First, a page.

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Bilateral relations have expanded manifold - Outgoing Indian High Commissioner

Excerpts of an Interview with outgoing Indian High Commissioner Ashok K. Kantha.

Outgoing Indian High Commissioner

Ashok K. Kantha.
Pic by Susantha Wijegunasekera

Q: The time has come to bid farewell to Sri Lanka. What will you be taking back? Any regrets or that you wished you had more time to complete?

A: I am leaving Sri Lanka after a tenure of three and a half years. I arrived here in November 2009, which was six months after the end of the armed conflict. It was a historic juncture for Sri Lanka as well as India-Sri Lanka relations. During this period I have seen impressive changes taking place in Sri Lanka, I have also seen relations between India and Sri Lanka developing in a comprehensive manner. I will be taking back with me pleasant memories of my stay here. I am preparing to complete my assignment here with a sense of fulfilment that India-Sri Lanka relations which had always been close and friendly are today perhaps stronger than what they were when I arrived.

I believe there is a strong commitment from both sides to take this relationship forward. You talked about regrets, I will not say regrets but you know it's a process, when it comes to a job like mine, you work on the edifice which has been created by your predecessors and you leave behind some tasks for your successor.

India and Sri Lanka are linked by our geography, our history, shared civilizational heritage, by common interest, by a shared commitment to advancing this relationship. There is a lot of positives that one inherited and my objective all along is to build on those positives and not to let occasional differences come in the way of development of this relationship.

Q: What would you describe as your most satisfying job that was accomplished during your tenure?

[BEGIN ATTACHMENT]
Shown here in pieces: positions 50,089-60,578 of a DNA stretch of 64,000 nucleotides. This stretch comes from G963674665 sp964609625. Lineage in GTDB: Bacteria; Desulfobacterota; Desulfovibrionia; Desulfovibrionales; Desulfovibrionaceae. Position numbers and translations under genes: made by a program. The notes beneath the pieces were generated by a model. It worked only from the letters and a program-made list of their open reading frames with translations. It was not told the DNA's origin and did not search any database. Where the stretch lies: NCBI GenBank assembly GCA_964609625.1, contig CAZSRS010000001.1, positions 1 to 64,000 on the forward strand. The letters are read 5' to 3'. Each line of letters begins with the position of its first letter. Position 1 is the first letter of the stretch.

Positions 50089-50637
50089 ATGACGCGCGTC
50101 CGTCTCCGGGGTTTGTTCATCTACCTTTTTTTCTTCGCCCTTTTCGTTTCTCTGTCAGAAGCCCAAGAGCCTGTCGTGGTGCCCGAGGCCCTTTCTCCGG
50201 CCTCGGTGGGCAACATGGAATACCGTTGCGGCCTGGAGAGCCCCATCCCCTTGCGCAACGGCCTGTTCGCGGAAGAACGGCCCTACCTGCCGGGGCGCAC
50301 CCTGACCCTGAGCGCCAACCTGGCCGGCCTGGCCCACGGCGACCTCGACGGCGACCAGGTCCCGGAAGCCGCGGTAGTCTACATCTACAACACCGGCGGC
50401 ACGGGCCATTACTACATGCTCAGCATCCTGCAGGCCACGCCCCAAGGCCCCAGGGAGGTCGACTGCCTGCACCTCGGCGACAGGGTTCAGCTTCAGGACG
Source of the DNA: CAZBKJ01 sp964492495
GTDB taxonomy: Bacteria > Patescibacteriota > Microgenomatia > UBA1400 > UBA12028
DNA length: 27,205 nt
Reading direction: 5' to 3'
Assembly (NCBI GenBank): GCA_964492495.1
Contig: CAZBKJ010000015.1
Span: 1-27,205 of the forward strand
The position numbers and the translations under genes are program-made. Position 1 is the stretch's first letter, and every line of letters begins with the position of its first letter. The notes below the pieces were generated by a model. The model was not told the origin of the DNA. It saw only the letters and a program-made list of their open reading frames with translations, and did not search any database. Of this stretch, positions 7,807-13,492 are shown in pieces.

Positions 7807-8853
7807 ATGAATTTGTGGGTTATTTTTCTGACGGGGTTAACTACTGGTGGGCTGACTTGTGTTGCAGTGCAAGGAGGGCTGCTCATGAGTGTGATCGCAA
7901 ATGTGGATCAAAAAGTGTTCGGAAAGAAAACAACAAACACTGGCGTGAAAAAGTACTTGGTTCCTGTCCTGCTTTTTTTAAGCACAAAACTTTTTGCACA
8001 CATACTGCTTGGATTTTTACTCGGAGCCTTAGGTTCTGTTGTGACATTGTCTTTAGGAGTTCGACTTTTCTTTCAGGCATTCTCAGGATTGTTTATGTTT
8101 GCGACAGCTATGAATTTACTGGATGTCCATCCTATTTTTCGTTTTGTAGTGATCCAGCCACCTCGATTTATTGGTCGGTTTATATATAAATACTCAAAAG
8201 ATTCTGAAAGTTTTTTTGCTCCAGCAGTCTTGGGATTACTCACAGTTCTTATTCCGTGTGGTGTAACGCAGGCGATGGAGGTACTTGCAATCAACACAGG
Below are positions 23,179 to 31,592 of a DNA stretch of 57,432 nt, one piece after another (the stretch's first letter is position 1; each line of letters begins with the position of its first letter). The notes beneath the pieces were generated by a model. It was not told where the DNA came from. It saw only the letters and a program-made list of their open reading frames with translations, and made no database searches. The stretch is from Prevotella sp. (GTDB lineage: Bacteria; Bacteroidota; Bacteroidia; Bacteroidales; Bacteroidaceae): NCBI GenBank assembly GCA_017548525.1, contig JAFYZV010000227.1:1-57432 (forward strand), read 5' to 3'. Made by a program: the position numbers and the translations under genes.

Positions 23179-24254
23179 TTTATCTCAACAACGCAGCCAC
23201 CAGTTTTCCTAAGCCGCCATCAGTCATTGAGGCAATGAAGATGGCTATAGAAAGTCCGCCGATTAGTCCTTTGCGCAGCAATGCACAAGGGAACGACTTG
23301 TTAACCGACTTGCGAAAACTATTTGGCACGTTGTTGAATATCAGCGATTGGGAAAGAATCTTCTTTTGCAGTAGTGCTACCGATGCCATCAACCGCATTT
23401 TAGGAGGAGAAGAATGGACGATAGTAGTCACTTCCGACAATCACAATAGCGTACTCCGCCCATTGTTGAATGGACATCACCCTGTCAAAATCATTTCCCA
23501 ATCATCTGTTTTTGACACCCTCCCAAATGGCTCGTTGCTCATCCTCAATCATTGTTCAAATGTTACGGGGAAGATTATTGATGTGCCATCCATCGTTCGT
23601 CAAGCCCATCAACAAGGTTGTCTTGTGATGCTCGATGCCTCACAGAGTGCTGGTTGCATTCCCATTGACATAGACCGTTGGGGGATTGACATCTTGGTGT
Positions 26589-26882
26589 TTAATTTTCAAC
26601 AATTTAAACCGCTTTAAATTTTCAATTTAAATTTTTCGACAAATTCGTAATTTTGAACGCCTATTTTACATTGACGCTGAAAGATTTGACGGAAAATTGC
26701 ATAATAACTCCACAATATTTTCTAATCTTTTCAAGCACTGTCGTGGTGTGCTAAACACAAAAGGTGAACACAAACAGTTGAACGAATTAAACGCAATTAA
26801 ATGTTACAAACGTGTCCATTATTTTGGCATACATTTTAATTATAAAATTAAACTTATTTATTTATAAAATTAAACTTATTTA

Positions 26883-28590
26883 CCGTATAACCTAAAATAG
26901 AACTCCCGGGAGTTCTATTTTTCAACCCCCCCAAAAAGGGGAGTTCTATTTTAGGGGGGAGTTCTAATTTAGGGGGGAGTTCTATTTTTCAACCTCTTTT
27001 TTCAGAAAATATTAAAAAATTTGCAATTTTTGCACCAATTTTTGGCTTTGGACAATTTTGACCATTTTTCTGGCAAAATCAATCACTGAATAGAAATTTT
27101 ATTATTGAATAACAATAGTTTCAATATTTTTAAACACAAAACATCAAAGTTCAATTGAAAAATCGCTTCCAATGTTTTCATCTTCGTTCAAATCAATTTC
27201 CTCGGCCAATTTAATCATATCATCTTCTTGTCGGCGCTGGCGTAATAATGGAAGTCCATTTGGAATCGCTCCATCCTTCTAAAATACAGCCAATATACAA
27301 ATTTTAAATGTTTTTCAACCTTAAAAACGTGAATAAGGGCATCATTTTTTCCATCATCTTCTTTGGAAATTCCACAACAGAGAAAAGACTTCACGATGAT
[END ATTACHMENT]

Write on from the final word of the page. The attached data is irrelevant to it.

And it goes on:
A: It will be difficult for me to single out one single job that was completed to the satisfaction of both India and Sri Lanka. It has been a very eventful period in our bi-lateral relations. It was a period of extraordinary opportunities since the central preoccupation of Sri Lanka which had pulled it down for a long period, combating terrorism which had gone on in this country for nearly three decades, was coming to an end.

There were some problems relating to the aftermath but there were so many opportunities available to develop our relationship, we have sought to seek those opportunities. If I may cite some examples, we maintained a close political dialogue, we were fortunate to have four visits of President Mahinda Rajapaksa to India. I accompanied him on all those visits.

We had several high level visits from India to Sri Lanka. These visits helped develop the agenda of partnership of our two countries. Our job was to implement this agenda which we have tried to do in a proactive manner. The second area where I derive a lot of satisfaction, is how our trade and investment links have developed. Sri Lanka is India's largest trading partner in SAARC and India is Sri Lanka's largest trading partner globally.